Still, regardless of what I paid, it’s my very first Jeter pick up as well as my first patch card and it remains in my collection. It’s one of my favorite cards in my Jeter collection and I don’t see myself parting with it anytime soon. I have since added cards to my Jeter collection, but this one is my favorite.
Ahhhhh, nothing gets me excited about Baseball and my New York Yankees like……Cleatus, The Fox Football Robot??
Bear with me folks. I have not been sipping on the funky wine. Yes, Cleatus is synonymous with football on Fox, but the good folks at Fox allowed a company named ActionHeads to produce figures of Cleatus in different NFL team colors. I do like the Jets figure and have been meaning to pick it up.
So, when I was in California visiting my girlfriend, Gina, we went into Fanzz, a sports shop in Westminster Mall. We were going to the Dodgers game later that night and I wanted to get a Dodger player t shirt to wear to the game. I was able to get a very nice Matt Kemp Brooklyn Dodgers t shirt and Gina bought me a Jackie Robinson Dodgers player t shirt. While we were walking to the register, I saw a boxed figure that warranted a closer inspection.
When I picked it up, I noticed it was a Cleatus figure, but it wasn’t painted in any football team colors. It was a Cleatus painted in Yankees colors. I had never seen one before. Figures, I would find this 3,000 miles away from home. It was pretty cool, but after much debate, I decided to put the figure back and save the money for the trip.
So, when I get back to New York, Gina tells me I have a package coming my way. I was wondering what she could have possibly sent my way. Maybe a memento from our trip to Dodger Stadium? A Spider-Man Lucha Libre mask I saw on Olvera Street? When I got the package, it was none of the above. It was the Cleatus Yankees figure I wanted. Does this woman know me or what?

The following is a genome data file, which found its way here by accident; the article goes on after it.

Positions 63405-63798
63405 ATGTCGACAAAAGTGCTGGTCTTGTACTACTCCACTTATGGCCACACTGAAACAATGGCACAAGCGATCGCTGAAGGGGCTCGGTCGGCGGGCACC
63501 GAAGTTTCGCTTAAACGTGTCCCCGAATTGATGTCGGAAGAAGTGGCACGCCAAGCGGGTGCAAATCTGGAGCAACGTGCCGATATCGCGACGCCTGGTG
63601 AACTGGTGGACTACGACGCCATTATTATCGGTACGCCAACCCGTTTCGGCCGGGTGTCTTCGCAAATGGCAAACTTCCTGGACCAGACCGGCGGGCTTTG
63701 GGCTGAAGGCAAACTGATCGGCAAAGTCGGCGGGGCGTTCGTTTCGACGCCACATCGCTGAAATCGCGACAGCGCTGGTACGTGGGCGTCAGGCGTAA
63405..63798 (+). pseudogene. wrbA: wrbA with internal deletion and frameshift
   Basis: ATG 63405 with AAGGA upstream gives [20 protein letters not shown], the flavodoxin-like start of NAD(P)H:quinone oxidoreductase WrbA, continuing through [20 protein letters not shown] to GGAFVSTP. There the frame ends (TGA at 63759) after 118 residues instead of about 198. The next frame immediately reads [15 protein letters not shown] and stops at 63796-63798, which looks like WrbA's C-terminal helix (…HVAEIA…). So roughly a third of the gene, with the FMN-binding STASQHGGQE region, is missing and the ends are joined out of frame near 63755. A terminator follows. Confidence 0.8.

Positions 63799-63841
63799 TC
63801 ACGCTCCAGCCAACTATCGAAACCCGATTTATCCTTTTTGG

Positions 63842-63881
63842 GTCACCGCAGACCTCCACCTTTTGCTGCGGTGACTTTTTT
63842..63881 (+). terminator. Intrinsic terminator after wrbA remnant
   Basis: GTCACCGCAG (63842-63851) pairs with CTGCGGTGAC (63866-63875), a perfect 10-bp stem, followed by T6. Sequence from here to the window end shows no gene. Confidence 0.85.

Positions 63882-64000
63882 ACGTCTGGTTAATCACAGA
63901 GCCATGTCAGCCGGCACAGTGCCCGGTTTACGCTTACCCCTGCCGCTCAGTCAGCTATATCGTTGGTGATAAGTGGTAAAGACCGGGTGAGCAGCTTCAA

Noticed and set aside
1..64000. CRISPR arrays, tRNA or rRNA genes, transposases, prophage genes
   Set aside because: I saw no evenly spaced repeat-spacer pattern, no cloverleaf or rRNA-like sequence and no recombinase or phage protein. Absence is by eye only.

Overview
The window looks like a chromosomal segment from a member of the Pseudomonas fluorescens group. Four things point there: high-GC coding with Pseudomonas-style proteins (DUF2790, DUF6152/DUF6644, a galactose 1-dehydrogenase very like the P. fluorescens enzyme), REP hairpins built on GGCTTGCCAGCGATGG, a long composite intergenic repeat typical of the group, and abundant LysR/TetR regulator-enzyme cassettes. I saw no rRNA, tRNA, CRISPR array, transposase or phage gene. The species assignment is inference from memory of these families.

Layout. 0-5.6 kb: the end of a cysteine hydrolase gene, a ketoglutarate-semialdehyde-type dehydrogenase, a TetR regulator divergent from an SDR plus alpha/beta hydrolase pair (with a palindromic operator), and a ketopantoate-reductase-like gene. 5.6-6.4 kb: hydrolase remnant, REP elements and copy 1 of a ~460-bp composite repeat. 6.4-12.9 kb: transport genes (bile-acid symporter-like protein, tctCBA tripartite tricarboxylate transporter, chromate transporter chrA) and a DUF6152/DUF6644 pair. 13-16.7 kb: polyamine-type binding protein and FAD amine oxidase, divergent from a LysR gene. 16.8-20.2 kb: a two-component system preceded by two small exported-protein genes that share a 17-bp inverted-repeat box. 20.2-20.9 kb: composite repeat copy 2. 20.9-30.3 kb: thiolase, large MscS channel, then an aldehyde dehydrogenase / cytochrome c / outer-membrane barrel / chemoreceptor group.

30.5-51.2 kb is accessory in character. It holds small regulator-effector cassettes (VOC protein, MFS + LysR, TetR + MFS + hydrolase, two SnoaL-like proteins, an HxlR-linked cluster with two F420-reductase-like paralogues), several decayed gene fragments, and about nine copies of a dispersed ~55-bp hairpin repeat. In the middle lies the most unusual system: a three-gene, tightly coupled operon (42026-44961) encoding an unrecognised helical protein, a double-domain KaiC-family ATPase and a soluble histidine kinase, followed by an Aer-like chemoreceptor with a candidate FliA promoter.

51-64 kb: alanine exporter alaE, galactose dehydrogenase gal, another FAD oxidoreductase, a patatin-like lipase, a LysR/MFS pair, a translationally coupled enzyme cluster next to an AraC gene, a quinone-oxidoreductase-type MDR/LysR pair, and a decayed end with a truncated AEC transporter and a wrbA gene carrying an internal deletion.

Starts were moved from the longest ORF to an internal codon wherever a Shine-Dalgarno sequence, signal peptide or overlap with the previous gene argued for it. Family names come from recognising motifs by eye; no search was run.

Now, after a year of it sitting on my shelf by my autographed baseballs and being oh so lazy, I finally break him out and review him.
The robot comes in a pretty generic box. Would have been nice if it was at least in team colors.
Side of the box has a picture of Cleatus. At least he’s in team colors here.
The back of the box has the supposed specs of Cleatus. Looks like he would be on the Mitchell Report in no time.
I’ll tell you what, Cleatus looks pretty bad ass out of the box. I love the colors on him. Perfect combination of Yankee blue and white.
Close up of Cletus. Had that interlocking NY on his chest, which I think is awesome. With the red sunglasses, he kinda looks like Optimus Prime.
Cleatus is wearing a special Fox Sports patch on his right shoulder. Wonder if this will sell for the hundreds of dollars that the Lou Gehrig patch did on eBay.
One of the unfortunate things about the figure is that the fingers don’t open or close. Would help holding the bat on both hands if you wanted to pose him that way.
Cleatus has ball joints on the shoulders and a bend at the elbows. There is no bend on the wrists, although they do spin around.